If you’re a Catholic parent in this era of iPhones, Androids, video games, and computers, you’ve probably struggled with the question of how and when to allow your children to have access to all this technology. This was the central discussion that took place after the screening of a documentary called Screen-Agers, which occurred in Atlanta this week.
Technology is a useful and, it seems, necessary tool which is here to stay, for better or for worse. In and of itself it is inanimate, incapable of making moral choices other than the ones that we ascribe to it. It can be a useful tool for the seeking of knowledge and growth, or it can become the bronzed Moloch of our age, to which we meekly sacrifice our children.
After the screening of the film, a panel discussed how technology creates an upswing in dopamine and how this physiological response affects the teen brain in particular. Dopamine stimulates both the teen and the adult brain, and an over-stimulation can actually reduce long-term performance. In addition, the panel discussed the fact that high usage of violent video games may decrease empathy, and also that games are designed to promote escapism by creating entire “universes” for kids to explore.
Teens who were present were interested in exploring healthy ways that they might exist in an increasingly technologized world. They expressed some initial adolescent disdain for the film, but eventually expressed genuine interest in how the brain’s process of the release of dopamine is manipulated by companies invested in our dependency on products that are not ultimately fulfilling.
Although Screen-Agers and the panel discussion did not address pornography, it’s a critical element for Catholic parents to appreciate and understand. When one Catholic pediatrician was asked the question of when a child should be given a smart phone, she replied, “When you want your child to be introduced to porn.”
According to a report cited by Covenant Eyes, a 2018 study showed that 51 percent of boys and 32 percent of girls viewed porn before they reached the age of 13. The same study showed that 57 percent of teenagers search for porn at least monthly and that 71 percent of teens hide their online behavior from their parents.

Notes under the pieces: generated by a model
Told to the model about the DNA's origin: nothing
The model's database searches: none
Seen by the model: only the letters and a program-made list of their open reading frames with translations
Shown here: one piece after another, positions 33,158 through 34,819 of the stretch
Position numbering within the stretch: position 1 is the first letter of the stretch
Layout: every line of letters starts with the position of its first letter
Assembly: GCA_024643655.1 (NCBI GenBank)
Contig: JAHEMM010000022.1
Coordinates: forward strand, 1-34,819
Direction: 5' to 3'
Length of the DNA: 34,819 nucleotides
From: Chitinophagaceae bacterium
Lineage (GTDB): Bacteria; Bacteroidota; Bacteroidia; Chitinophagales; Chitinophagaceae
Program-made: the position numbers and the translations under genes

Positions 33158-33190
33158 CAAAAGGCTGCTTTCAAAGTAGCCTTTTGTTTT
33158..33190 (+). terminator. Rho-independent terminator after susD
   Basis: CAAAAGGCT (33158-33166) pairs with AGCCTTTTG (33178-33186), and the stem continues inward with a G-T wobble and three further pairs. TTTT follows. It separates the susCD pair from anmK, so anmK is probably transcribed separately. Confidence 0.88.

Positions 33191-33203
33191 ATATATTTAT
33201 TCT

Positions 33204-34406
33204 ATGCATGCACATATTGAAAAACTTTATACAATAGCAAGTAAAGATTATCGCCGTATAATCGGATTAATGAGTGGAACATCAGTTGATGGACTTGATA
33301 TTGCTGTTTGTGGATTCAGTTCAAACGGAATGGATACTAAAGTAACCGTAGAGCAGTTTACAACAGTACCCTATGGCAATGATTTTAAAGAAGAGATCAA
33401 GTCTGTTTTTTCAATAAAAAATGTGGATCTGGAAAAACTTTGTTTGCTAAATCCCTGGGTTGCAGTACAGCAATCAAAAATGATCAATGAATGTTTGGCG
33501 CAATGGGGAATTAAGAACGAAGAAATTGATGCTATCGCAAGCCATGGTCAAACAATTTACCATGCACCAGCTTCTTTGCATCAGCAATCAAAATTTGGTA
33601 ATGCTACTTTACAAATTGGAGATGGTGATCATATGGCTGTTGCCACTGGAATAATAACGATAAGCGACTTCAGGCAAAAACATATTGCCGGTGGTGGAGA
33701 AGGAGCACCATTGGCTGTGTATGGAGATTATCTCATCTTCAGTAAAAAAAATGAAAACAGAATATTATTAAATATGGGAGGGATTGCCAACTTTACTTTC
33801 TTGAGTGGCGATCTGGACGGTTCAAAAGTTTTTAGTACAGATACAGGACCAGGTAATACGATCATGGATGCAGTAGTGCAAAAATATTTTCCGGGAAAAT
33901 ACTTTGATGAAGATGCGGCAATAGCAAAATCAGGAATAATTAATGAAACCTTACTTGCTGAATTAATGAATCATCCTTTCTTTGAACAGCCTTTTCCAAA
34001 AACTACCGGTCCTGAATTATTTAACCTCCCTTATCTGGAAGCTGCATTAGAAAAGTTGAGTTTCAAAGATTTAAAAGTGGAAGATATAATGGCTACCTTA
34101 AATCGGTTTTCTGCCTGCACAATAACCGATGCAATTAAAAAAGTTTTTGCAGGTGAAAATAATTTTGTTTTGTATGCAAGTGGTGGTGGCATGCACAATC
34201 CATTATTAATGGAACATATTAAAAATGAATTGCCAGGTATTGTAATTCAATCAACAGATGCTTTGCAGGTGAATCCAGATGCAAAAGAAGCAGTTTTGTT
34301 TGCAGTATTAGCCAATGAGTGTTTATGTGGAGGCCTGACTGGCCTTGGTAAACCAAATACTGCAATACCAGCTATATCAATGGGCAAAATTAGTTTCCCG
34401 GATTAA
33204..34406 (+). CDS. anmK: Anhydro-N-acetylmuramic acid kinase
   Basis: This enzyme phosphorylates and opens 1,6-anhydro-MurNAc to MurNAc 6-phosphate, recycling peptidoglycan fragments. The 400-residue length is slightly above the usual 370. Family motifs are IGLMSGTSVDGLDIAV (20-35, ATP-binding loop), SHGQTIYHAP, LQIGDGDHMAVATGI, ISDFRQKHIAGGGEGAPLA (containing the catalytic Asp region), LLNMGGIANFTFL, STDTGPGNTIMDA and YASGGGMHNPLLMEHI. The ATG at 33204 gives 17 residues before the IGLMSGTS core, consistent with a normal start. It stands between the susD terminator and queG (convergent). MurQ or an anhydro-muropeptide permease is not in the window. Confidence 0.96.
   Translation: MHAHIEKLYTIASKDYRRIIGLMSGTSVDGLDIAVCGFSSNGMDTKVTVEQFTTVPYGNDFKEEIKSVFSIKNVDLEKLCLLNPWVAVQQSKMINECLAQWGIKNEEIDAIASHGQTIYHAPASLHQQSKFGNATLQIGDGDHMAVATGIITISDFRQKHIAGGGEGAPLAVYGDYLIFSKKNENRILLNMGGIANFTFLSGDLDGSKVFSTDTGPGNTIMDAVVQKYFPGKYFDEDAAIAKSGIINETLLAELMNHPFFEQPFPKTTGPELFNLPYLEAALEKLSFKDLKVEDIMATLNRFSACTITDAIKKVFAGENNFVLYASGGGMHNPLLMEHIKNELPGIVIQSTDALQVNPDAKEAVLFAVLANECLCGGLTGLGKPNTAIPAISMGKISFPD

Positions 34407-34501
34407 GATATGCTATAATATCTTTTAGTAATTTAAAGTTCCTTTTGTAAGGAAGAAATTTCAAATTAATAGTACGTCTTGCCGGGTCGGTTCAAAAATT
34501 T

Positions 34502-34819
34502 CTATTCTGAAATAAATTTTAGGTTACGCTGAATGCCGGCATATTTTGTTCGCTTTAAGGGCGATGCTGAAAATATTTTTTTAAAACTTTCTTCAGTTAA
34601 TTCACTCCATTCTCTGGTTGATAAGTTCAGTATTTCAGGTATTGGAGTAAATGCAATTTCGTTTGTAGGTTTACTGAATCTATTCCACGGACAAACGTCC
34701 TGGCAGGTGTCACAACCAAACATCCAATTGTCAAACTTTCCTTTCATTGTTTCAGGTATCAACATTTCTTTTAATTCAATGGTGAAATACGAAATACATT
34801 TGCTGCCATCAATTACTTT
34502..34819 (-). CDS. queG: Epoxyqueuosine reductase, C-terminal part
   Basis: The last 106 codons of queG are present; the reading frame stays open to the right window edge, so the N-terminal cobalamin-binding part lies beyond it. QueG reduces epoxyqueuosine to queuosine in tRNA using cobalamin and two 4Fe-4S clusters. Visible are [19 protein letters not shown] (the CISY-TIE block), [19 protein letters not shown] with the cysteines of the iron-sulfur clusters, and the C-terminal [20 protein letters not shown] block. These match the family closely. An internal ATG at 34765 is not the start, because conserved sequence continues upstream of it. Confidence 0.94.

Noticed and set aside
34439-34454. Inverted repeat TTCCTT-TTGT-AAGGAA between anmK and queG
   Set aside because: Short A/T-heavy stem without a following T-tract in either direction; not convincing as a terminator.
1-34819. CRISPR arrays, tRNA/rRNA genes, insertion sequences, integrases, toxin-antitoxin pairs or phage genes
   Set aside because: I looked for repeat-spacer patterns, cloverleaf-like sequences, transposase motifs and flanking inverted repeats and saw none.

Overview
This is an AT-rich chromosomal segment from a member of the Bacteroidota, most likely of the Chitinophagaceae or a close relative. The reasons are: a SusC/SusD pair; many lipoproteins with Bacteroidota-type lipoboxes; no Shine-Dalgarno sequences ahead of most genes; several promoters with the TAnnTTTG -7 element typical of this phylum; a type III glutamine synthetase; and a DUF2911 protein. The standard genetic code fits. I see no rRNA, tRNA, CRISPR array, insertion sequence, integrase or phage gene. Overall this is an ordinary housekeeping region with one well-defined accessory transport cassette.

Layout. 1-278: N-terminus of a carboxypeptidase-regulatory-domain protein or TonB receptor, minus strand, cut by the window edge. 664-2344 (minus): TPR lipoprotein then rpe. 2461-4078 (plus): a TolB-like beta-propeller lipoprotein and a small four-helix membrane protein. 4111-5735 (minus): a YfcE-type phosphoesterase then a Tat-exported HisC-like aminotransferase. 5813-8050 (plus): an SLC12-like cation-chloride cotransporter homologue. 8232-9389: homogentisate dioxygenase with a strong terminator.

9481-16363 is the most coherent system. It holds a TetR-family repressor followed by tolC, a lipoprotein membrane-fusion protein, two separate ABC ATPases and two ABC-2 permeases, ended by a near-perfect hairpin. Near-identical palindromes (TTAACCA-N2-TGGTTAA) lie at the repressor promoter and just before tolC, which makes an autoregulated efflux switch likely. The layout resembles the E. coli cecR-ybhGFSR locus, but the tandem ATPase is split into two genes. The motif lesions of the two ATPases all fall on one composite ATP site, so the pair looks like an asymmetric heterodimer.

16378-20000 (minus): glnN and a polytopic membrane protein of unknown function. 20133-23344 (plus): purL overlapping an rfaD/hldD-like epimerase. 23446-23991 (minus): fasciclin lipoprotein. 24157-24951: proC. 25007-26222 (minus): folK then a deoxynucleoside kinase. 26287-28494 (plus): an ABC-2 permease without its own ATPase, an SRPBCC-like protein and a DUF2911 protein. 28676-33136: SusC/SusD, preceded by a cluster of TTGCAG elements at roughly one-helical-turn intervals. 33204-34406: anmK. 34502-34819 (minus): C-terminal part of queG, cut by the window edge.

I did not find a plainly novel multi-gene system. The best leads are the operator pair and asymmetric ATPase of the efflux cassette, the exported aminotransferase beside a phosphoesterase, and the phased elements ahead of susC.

It is very difficult even for conscientious parents to protect their children from porn exposure, even with the best efforts.
Those of us in the mental health field can see the writing on the wall. The over-use or misuse of technology is just a flower of a deeper-rooted societal illness. If we continue on this path, there will be a coming mental health crisis, if it is not indeed already here. It is of great concern as children are being raised in a world devoid of meaning, as religious faith, the strength of the family, the deep inherent meaning and value of gender, and social institutions are being replaced or lost in a sea of subjectivism, materialism, narcissism, superficial remote relationships, and widespread identity crises.
What is needed is a deep understanding of self, of brain processes, of addiction and how these processes are manipulated by companies that do not desire our deepest good. We need to instill in ourselves that which Alcoholics Anonymous calls a fearless moral inventory, to be able to admit when things have gone too far, and to teach our children to have a social immune system so they aren’t made ill by every passing trend. If the root is addressed, the symptoms resolve themselves automatically.
During the panel discussion, strategies for parents were introduced to help them in this current screen-addicted society. The panel highlighted the importance of monitoring rather than implementing a complete ban. The emphasis was setting warm and loving but consistent boundaries. One suggestion was to create an “iPhone contract” that outlined rules and consequences for breaking rules. Some families, for example, require everyone in the home to put their phones in a bin in the kitchen every night at a certain time.
Remember what teens are often looking for when they turn to screens: a sense of belonging, an identity, and ultimately, love. If children are lonely and disconnected in their families, schools, and communities, and if they don’t have a good sense of belonging and identity (and not many teens do), then they will seek that online.
Ideally, positive strategies are embraced by entire communities, parishes, schools, cities, even perhaps at state-wide and even nation-wide levels, to work together for the best interest of our children and society. We need to work together to raise awareness and create change. We cannot depend on the businesses who profit on our addictions to protect us.